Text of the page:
What information should be shown publicly, and when…? When should it not be shown? Do crisis mappers … unintentionally provide bad actors with … useful intelligence? … What responsibility does the crisis mapping community have to report and share mistakes…?
Other limitations to consider are the geographic scope of the territory, type of data that will be most helpful and intended audience.
Public service agencies or interested individuals can use crisis mapping as a useful, real-time response to crisis. The reliability of input data, the size and scope of the affected territory and the nature of the crisis or disaster will dictate to what extent a map can be helpful. If you or your organization are interested in crisis mapping as a crisis response option, consider the tools listed above as a place to start.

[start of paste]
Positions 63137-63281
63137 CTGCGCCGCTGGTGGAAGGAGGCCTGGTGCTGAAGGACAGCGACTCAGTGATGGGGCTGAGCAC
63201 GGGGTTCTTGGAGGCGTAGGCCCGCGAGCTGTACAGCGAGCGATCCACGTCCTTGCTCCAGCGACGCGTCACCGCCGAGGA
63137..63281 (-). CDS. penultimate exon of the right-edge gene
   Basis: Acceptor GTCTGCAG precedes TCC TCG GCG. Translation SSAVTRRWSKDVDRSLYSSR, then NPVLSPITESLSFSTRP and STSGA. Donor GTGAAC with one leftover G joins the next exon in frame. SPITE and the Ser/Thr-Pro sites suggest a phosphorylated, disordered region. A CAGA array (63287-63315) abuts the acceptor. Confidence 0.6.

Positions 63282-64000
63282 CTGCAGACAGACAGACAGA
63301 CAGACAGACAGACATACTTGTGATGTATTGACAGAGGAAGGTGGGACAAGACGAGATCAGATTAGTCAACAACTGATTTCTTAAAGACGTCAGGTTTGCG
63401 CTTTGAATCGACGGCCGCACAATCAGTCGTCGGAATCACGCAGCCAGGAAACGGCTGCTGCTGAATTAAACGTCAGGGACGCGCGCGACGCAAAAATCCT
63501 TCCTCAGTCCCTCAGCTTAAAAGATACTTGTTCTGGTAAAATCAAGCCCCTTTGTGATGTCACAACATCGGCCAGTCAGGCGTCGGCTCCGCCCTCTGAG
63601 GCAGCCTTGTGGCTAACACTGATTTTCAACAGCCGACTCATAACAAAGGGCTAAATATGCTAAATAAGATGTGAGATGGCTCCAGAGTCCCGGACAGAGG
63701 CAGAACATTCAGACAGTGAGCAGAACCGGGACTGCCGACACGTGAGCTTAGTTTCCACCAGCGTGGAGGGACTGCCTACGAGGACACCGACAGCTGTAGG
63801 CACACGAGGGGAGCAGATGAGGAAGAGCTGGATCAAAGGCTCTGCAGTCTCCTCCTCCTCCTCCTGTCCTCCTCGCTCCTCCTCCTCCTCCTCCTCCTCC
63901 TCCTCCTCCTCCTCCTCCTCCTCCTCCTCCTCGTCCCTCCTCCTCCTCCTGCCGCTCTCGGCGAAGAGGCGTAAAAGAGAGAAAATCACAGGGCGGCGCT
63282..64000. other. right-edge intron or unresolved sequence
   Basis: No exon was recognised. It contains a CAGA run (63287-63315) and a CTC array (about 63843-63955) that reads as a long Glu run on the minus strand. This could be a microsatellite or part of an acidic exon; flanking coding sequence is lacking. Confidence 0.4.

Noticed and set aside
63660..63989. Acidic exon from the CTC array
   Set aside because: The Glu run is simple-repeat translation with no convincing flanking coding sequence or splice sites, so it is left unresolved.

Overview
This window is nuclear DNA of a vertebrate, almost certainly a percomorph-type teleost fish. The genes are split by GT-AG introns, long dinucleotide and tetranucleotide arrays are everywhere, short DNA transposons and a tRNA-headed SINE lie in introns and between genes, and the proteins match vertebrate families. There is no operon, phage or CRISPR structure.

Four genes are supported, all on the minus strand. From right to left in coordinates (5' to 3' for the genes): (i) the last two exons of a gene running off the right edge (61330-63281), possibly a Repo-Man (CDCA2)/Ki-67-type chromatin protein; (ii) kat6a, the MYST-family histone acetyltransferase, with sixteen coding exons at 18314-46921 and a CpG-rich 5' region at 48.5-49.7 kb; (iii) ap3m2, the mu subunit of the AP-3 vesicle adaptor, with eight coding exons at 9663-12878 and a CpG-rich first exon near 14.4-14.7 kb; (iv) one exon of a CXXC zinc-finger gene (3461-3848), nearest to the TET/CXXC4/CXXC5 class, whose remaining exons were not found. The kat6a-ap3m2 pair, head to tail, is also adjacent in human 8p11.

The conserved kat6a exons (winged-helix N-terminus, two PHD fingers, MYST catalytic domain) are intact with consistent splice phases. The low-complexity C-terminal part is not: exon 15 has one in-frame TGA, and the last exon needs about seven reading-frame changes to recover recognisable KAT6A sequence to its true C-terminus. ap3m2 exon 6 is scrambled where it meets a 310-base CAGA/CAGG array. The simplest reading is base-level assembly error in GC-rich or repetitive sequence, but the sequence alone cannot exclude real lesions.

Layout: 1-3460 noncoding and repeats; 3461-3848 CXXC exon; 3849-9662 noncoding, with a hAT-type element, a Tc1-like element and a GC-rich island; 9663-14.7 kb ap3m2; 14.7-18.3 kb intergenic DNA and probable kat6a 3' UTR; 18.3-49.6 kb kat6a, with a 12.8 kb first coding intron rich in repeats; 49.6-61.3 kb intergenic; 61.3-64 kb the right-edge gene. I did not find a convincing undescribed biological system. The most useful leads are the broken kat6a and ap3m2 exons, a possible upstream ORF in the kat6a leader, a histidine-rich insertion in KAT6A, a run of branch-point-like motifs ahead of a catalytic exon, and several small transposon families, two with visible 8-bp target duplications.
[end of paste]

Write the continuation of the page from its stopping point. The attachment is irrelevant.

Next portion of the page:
For further considerations, refer to Stuart Middleton’s article, “Real-Time Crisis Mapping of Natural Disasters Using Social Media,” and “Innovative Uses of Social Media in Emergency Management,” by the U.S. Department of Homeland Security.
Author: Haley Myers Dillon is founding director of Sacramento State’s Parents & Families Program. Before working in student affairs, she worked as capitol director in the California State Assembly. Haley has a master’s degree in Public Policy and Administration from Sacramento State and a bachelor’s degree in English from Cal Poly, San Luis Obispo. Contact her at [email protected].